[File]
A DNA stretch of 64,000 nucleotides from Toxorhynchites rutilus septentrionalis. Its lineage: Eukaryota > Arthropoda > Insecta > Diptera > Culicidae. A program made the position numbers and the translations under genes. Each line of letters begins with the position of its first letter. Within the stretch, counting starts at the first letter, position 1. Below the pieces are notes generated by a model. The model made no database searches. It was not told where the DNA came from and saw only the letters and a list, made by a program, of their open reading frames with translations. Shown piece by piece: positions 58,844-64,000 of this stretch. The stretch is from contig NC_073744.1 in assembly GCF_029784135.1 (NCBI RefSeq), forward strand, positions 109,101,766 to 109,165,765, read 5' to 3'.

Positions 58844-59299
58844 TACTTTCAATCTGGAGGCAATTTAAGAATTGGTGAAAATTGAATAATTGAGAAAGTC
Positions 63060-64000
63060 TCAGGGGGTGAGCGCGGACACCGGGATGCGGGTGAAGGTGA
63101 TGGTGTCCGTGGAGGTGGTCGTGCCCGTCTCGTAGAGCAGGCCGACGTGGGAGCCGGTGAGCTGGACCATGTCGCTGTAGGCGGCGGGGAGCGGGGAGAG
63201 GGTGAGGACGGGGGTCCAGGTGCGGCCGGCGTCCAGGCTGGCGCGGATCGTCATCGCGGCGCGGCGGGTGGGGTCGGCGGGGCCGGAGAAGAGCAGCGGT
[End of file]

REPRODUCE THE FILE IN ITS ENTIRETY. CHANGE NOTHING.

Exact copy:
A DNA stretch of 64,000 nucleotides from Toxorhynchites rutilus septentrionalis. Its lineage: Eukaryota > Arthropoda > Insecta > Diptera > Culicidae. A program made the position numbers and the translations under genes. Each line of letters begins with the position of its first letter. Within the stretch, counting starts at the first letter, position 1. Below the pieces are notes generated by a model. The model made no database searches. It was not told where the DNA came from and saw only the letters and a list, made by a program, of their open reading frames with translations. Shown piece by piece: positions 58,844-64,000 of this stretch. The stretch is from contig NC_073744.1 in assembly GCF_029784135.1 (NCBI RefSeq), forward strand, positions 109,101,766 to 109,165,765, read 5' to 3'.

Positions 58844-59299
58844 TACTTTCAATCTGGAGGCAATTTAAGAATTGGTGAAAATTGAATAATTGAGAAAGTC
Positions 63060-64000
63060 TCAGGGGGTGAGCGCGGACACCGGGATGCGGGTGAAGGTGA
63101 TGGTGTCCGTGGAGGTGGTCGTGCCCGTCTCGTAGAGCAGGCCGACGTGGGAGCCGGTGAGCTGGACCATGTCGCTGTAGGCGGCGGGGAGCGGGGAGAG
63201 GGTGAGGACGGGGGTCCAGGTGCGGCCGGCGTCCAGGCTGGCGCGGATCGTCATCGCGGCGCGGCGGGTGGGGTCGGCGGGGCCGGAGAAGAGCAGCGGT